Living the Sacramental Power of the Diaconate
Empowering the deacon to serve others at Mass, through the Word and in charity
All disciples of Jesus Christ have invisible superpowers granted to them through the sacraments. Baptism, for example, gives a person, “the power to live and act under the prompting of the Holy Spirit through the gifts of the Holy Spirit” (Catechism of the Catholic Church, No 1266). Confirmation provides a “special strength” to proclaim the name of Jesus with boldness (cf. No. 1303). Marriage gives spouses, “the grace to love each other with the love with which Christ has loved his Church” (No. 1661).
Sacraments are visible signs of invisible realities. One might compare them to the wind. Wind cannot be seen, though the effects of the wind can. In a similar way, the eye cannot perceive the difference between a consecrated or unconsecrated host. But by faith we “see” Jesus present in the Eucharist, and those who receive it faithfully with the right disposition can experience the effects of that grace in their lives.
Sadly, many Christians — even those who have received numerous sacraments — are unaware or have forgotten about the invisible powers given to them by the Holy Spirit. It can even happen to deacons.
Invisible Power of the Diaconate
There are many who carry out diaconal kinds of ministries in the Church, but that does not make them a deacon. Through his ordination, the deacon makes Christ the Servant present in a way he could not have done before, in a way that a layperson cannot.
What does an ordained deacon have that he did not have previously? The most common word the Church uses when describing that power is strength. The Catechism states, “Deacons receive the strength to serve the people of God in the diakonia of liturgy, word, and charity, in communion with the bishop and his presbyterate” (No. 875). The Second Vatican Council wrote that, through their ordination, deacons would be, strengthened “by the imposition of hands which has come down from the Apostles” and that “their ministry would be made more fruitful through the “sacramental grace” (Ad Gentes, No. 16).
As a deacon, one has the strength to do things he could not have done before. It is important that he knows that and calls upon that strength. Obviously, we are not talking about physical strength, like one would see when Bruce Banner transforms into the Hulk! The strength that a deacon receives empowers him to serve others at Mass, through the Word and in charity in new and more fruitful ways.
Just as a married couple should call upon their sacramental grace to love each other more perfectly, and a priest call upon his sacramental grace to celebrate the Eucharist, a deacon should call upon his sacramental grace in order to serve as Jesus would serve, to die to self and to love others as Christ loved us. Like the love between spouses or the presence of Jesus in the Eucharist, this is an invisible reality that can bear visible fruit.
“For God did not give us a spirit of cowardice,” St. Paul wrote to St. Timothy, “but rather of power and love and self-control” (2 Tm 1:7). It is common for a young deacon, blessing his first object, to wonder, “Did that work?” Yes! It did! The authority to bless is one of the many graces given to a deacon. But if the deacon doubts that power, who else will believe it?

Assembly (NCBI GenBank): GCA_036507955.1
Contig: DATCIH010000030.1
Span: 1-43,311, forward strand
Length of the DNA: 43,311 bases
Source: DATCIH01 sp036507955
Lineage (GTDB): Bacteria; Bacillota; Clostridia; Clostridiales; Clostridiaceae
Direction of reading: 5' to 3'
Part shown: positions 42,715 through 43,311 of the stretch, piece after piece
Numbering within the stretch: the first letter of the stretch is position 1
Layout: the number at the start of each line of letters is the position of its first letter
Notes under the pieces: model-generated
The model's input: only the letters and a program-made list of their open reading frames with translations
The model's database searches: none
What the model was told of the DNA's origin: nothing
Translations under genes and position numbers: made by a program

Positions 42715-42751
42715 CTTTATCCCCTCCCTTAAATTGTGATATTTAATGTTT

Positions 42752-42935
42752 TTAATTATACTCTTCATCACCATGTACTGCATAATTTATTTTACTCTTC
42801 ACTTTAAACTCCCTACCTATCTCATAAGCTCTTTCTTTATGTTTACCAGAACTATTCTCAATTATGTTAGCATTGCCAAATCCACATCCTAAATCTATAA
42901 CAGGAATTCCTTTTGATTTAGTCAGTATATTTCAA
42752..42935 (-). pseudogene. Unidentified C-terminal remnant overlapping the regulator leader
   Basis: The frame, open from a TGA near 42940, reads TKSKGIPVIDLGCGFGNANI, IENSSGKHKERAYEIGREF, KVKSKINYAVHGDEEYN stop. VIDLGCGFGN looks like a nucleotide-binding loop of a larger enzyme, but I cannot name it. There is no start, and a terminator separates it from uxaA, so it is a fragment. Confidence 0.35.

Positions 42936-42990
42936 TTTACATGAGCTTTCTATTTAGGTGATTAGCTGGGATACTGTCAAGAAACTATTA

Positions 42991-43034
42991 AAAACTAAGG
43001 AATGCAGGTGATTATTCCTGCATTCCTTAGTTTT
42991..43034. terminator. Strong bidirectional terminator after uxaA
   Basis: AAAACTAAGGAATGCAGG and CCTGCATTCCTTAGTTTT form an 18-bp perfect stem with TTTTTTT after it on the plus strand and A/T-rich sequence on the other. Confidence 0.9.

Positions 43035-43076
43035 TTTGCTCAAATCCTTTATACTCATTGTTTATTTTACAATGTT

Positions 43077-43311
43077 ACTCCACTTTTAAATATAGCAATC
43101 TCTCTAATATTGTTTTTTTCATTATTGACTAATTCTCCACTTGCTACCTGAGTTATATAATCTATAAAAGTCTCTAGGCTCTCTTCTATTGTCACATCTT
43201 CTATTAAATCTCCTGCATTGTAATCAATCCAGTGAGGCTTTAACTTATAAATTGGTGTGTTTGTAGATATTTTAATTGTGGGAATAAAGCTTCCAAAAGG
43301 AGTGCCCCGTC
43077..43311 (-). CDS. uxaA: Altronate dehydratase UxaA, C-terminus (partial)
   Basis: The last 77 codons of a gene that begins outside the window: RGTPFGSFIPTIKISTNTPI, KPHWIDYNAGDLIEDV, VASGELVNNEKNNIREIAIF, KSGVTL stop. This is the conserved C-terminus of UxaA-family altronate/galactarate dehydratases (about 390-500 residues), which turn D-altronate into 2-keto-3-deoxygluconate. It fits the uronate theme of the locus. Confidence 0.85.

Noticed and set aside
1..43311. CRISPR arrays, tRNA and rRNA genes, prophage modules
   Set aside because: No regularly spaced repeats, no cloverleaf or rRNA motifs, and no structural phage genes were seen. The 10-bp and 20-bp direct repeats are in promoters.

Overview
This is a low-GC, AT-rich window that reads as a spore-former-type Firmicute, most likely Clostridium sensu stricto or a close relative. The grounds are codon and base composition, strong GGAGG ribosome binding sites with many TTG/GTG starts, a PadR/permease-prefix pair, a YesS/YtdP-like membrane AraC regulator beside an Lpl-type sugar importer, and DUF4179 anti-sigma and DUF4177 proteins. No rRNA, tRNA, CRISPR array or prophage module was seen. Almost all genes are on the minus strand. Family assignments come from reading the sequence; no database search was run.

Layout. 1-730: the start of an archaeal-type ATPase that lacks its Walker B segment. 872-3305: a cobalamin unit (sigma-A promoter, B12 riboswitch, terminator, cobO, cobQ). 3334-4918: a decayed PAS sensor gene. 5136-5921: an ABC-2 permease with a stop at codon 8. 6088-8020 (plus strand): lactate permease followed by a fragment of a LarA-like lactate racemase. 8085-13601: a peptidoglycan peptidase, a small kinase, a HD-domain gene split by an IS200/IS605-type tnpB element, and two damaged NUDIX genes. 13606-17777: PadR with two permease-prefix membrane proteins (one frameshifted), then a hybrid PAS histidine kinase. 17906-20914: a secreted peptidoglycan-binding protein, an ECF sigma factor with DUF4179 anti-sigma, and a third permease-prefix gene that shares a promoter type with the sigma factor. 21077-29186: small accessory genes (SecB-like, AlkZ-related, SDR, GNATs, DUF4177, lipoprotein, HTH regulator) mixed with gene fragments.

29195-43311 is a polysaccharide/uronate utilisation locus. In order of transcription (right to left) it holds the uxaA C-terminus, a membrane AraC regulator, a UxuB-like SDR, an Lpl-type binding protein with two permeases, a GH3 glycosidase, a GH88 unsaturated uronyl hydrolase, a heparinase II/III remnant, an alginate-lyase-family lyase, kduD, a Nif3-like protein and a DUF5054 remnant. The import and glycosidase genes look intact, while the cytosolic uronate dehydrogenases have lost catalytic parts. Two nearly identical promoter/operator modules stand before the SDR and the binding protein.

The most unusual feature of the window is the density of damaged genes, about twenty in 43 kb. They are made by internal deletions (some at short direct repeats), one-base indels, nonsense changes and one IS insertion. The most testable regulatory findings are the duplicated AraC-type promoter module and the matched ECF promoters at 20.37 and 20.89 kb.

A deacon should not be afraid to put their new strength to the test and use that power to do something new as guided by the Holy Spirit. Many have shared about situations in ministry they considered unthinkable before, yet through the grace of the diaconate it bore fruit in ways they would not have imagined.
Though a diaconal stole might physically resemble the sash worn by the Boy Scouts, ordination is more than a merit badge given to a good Catholic man who took some classes in theology. The Sacrament of Holy Orders confers “a sacred power for the service of the faithful” (Catechism, No. 1592). But these graces, to truly bear fruit in the Church, must be “seen” as well.
Visible Reality of the Diaconate
As mentioned earlier, sacraments are visible signs of invisible realities. The water used in baptism allows one to see the washing away of sin as it is happening in the soul. Hearing the words, “I absolve you of all your sins …” allows the penitent to know the grace of forgiveness that occurs at that very moment. Other pious practices of the Church, though not necessarily a specific part of the sacramental rite, also provide tangible connections to intangible truths. One receiving confirmation gets a new name. A bride (and often groom) wears a ring. A priest wears a Roman collar.
Though one needn’t do those things for a sacrament to be valid, they are helpful in making the sacrament visible. It could be argued that the visual presentation of such sacramental realities either enhances or diminishes the faithful’s ability to participate in them. This is why Church architecture encourages a baptismal font at the entrance and the tabernacle prominently displayed behind the altar. If the baptismal font is only rolled out on Sunday afternoons or the tabernacle is located somewhere down the hall, they run the risk of becoming “out of sight, out of mind.” Not properly representing sacraments can even bring scandal. If a woman stops wearing her wedding ring, friends will be concerned the marriage isn’t going well!
The Church provides many opportunities to represent the sacramental grace of the diaconate. And it is much more than a pin on their lapel.
The most important visual for the diaconate is the “matter” of the sacrament: “a baptized man” (Catechism, No. 1577). This is not just a male who happened to be baptized as an infant, but a man who is fully living out the baptismal grace he has received to be priest, prophet and king. As mentioned earlier, through the graces of ordination he is strengthened in his service of liturgy, word and charity. A visible sign of this invisible reality is that he is called by a new title — deacon.
There are other professions that come with a new title, such as officer, professor or doctor. However, those are titles of function. The title of deacon is more than that. It is a reflection of the indelible spiritual character the man has received. It is not about what he does, it is about who he is now, thanks to the grace given by the Holy Spirit through the Church. Many lay faithful do not know that deacon means “servant,” and the sacrament would be more understood if they did.